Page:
ACR Appropriateness Criteria Asymptomatic Patient at Risk for Coronary Artery Disease: 2021 Update
J Am Coll Radiol . 2021 May;18(5S):S2-S12. doi: 10.1016/j.jacr.2021.01.003.
Expert Panel on Cardiac Imaging; Brian B Ghoshhajra, Sandeep S Hedgire, Lynne M Hurwitz Koweek, Garth M Beache, Richard K J Brown, Andrew M Davis, Joe Y Hsu, Thomas V Johnson, Gregory A Kicska, Seth J Kligerman, Diana Litmanovich, Christopher D Maroules, Nandini Meyersohn, Mark G Rabbat, Todd C Villines, Samuel Wann, Suhny Abbara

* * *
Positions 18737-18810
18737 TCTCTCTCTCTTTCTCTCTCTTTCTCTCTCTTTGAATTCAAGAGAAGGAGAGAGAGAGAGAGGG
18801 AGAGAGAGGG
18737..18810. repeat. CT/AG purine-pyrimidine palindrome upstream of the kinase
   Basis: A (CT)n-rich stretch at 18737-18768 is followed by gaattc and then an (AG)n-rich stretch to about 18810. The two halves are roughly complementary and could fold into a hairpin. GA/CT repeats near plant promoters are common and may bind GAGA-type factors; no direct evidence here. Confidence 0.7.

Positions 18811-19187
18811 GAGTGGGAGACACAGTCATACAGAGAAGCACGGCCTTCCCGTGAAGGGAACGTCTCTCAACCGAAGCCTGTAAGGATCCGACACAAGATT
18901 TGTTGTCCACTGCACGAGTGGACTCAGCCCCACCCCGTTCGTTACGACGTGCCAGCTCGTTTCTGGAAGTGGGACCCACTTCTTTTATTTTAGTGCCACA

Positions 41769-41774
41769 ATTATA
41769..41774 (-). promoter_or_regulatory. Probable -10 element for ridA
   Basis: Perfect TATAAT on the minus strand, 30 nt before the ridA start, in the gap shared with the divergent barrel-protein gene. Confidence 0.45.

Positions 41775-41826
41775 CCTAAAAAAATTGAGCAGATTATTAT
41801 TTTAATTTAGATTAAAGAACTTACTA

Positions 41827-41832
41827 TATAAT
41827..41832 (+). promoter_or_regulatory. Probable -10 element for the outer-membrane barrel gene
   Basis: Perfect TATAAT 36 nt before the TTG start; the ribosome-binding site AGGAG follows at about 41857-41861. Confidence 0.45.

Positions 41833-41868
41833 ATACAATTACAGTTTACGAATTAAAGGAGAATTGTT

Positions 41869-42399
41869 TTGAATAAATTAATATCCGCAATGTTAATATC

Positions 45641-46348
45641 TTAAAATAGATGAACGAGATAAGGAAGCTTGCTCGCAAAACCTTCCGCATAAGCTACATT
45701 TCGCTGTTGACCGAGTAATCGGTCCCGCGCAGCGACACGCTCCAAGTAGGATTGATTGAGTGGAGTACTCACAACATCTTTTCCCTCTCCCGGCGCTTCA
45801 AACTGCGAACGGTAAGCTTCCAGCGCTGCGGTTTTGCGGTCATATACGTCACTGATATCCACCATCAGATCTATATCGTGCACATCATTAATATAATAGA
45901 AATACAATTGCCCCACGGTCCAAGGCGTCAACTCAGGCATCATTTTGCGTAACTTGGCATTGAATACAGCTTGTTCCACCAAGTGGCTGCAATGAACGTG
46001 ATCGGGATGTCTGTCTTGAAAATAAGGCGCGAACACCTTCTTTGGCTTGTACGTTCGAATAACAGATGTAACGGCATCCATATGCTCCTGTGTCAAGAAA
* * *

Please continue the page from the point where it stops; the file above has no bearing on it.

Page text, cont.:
Coronary atherosclerotic disease is a leading cause of mortality and morbidity due to major cardiovascular events in the United States and abroad. Risk stratification and early preventive measures can reduce major cardiovascular events given the long latent asymptomatic period. Imaging tests can detect subclinical coronary atherosclerosis and aid initiation of targeted preventative efforts based on patient risk. A summary of available imaging tests for low-, intermediate-, and high-risk asymptomatic patients is outlined in this document. The American College of Radiology Appropriateness Criteria are evidence-based guidelines for specific clinical conditions that are reviewed annually by a multidisciplinary expert panel. The guideline development and revision include an extensive analysis of current medical literature from peer reviewed journals and the application of well-established methodologies (RAND/UCLA Appropriateness Method and Grading of Recommendations Assessment, Development, and Evaluation or GRADE) to rate the appropriateness of imaging and treatment procedures for specific clinical scenarios. In those instances where evidence is lacking or equivocal, expert opinion may supplement the available evidence to recommend imaging or treatment.
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